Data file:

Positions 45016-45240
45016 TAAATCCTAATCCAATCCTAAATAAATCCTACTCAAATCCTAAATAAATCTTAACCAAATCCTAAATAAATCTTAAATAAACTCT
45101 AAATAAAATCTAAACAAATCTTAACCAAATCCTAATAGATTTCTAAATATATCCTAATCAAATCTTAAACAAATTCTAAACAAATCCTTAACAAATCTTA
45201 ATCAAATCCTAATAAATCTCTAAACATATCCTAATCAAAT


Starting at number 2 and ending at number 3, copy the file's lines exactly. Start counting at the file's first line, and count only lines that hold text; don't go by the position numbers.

45016 TAAATCCTAATCCAATCCTAAATAAATCCTACTCAAATCCTAAATAAATCTTAACCAAATCCTAAATAAATCTTAAATAAACTCT
45101 AAATAAAATCTAAACAAATCTTAACCAAATCCTAATAGATTTCTAAATATATCCTAATCAAATCTTAAACAAATTCTAAACAAATCCTTAACAAATCTTA